Have blown me full of maggot ostentation :

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- my friend;] i. e. mistress. So, in Measure for Measure :

- he hath got his friend with child.” Steevens.
6 Three-pil'd hyperboles,] A metaphor from the pile of velvet.
So, in The Winter's Tale, Autolychus says:

“ I have worn three-pile.Steevens.
spruce affectation,] The old copies read-affection.



I do forswear them: and I here protest,
By this white glove, (how white the hand, God

Henceforth my wooing mind shall be express'd

In russet yeas, and honest kersey noes :
And, to begin wench, so God help me, la ! -
My love to thee is sound, sans crack or flaw.

Ros. Sans sans, I pray you. 8.

Yet I have a trick
Of the old rage:-bear with me, I am sick;
I'll leave it by degrees. Soft, let us see ;-
Write, Lord have mercy on us,on those three;
They are infected, in their hearts it lies;
They have the plague, and caught it of your eyes:

The modem editors read-affectation. There is no need of change. already in this play have had affection for affectation;"

witty without affection.". The word was used by our author and his contemporaries, as a quadrisyllable; and the rhyme such as they thought sufficient. Malone.

In The Merry Wives of Windsor the word affectation occurs, and was most certainly designed to occur again in the present instance. No ear can be satisfied with such rhymes as affection and ostentation. Steevens. 8

Sans sans, I pray you.] It is scarce worth remarking, that the conceit 'here is obscured by the punctuation. It should be written Sans SANS, i.e. without sans'; without French words: an affectation of which Biron had been guilty in the last line of his speech, though just before he had forsworn all affectation in phrases, terms, &c. Tyrwhitt.

9 Write, Lord have mercy on us,] This was the inscription put upon the door of the houses infected with the plague, to which Biron compares the love of himself and his companions; and pursuing the metaphor finds the tokens likewise on the ladies. The tokens of the plague are the first spots or discolorations, by which the infection is known to be received. Johnson.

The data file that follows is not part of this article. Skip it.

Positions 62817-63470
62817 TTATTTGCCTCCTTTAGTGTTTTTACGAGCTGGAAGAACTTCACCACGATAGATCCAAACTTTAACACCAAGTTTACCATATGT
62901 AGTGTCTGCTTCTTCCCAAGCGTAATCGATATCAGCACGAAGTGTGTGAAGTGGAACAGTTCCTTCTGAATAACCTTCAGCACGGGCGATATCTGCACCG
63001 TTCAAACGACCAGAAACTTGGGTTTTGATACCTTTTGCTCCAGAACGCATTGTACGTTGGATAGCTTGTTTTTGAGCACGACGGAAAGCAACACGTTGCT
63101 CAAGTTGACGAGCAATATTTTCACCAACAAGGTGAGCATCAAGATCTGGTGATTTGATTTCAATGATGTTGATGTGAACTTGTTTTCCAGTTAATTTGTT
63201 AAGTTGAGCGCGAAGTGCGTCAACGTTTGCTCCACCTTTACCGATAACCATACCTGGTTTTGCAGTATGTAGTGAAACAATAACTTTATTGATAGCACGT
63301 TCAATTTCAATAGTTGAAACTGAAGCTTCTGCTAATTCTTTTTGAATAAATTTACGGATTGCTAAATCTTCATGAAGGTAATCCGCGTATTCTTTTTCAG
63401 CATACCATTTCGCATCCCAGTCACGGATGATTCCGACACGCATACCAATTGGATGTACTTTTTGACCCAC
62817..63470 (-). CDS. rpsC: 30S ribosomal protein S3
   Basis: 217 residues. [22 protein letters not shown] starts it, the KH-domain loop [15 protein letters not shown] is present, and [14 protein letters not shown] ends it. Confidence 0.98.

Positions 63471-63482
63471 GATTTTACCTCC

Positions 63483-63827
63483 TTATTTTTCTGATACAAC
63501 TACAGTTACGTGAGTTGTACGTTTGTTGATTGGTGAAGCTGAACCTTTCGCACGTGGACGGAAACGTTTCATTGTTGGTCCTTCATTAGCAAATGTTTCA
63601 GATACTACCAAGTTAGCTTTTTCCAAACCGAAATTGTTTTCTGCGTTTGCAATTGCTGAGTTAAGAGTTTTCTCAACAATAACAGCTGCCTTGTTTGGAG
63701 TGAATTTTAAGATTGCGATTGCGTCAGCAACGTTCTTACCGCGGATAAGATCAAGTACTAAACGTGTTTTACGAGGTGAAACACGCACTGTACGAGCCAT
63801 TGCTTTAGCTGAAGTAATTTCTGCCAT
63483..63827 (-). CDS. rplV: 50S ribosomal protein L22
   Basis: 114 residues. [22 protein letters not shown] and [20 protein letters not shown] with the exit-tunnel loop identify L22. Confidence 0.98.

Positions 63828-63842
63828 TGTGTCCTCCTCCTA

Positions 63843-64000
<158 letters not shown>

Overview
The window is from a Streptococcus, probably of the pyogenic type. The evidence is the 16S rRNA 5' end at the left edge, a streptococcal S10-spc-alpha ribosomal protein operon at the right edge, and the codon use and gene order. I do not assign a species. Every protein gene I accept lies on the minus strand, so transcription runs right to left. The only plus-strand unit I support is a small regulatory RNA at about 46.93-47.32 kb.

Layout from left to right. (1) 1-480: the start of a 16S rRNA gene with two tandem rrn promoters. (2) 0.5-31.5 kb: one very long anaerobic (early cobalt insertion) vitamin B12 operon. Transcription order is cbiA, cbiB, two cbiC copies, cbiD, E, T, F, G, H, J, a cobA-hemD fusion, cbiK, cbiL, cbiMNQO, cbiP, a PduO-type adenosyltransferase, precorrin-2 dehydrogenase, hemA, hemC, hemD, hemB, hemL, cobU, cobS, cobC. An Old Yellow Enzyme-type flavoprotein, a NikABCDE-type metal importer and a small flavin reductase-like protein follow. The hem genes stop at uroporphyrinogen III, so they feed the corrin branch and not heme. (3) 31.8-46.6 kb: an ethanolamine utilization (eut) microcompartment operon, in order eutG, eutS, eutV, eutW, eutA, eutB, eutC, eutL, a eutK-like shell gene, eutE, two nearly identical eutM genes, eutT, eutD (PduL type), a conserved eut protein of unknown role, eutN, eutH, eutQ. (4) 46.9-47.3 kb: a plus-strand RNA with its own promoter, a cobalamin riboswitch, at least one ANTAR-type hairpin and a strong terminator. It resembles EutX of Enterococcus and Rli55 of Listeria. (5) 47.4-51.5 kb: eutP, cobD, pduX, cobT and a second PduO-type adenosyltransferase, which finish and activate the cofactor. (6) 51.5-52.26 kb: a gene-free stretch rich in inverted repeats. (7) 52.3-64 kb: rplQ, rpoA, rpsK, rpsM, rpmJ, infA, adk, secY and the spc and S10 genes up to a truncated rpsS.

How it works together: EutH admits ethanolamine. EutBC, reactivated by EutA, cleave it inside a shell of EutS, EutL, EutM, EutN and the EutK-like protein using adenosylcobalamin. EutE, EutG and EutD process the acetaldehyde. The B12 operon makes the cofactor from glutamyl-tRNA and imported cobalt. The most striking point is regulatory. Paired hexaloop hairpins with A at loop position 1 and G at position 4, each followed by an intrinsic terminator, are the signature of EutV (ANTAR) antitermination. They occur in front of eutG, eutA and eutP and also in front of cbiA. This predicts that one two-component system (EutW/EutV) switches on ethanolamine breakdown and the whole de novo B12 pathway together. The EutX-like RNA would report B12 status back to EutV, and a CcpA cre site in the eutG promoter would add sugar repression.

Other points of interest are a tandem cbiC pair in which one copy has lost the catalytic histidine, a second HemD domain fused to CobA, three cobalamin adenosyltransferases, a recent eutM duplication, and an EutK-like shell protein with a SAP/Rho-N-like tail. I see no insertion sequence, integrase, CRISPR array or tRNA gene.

So, in Histriomastix, 1610:

“ It is as dangerous to read his name on a play-door, as a printed bill on a plague-door." Again, in The Whore of Babylon, 1607 :

“ Have tokens stamp'd on them to make them known,

“ More dreadful than the bills that preach the plague." Again, in More Fools Yet, a collection of Epigrams, by R. Š. 1610:

“ To declare the infection for his sin,

« A crosse is set without, there's none within.” Steevens. So, in Sir Thomas Overbury's Characters, 1632:

Lord have mercy on us may well stand over their doors, for debt is a most dangerous city pestilence.!! Malone.

These lords are visited; you are not free, 1
For the Lord's tokens on you do I see.

Prin. No, they are free, that gave these tokens to us,
Biron. Our states are forfeit, seek not to undo us.

Ros. It is not so; For how can this be true;
That ou stand forfeit, being those that sue?1

Biron. Peace; for I will not have to do with you.
Ros. Nor shall not, if I do as I intend.
Biron. Speak for yourselves, my wit is at an end.
King. Teach us, sweet madam, for our rude trans-

gression Some fair excuse. Prin.

The fairest is confession.
Were you not here, but even now, disguis d?topia

King. Madam, I was.

And were you well advis'd ??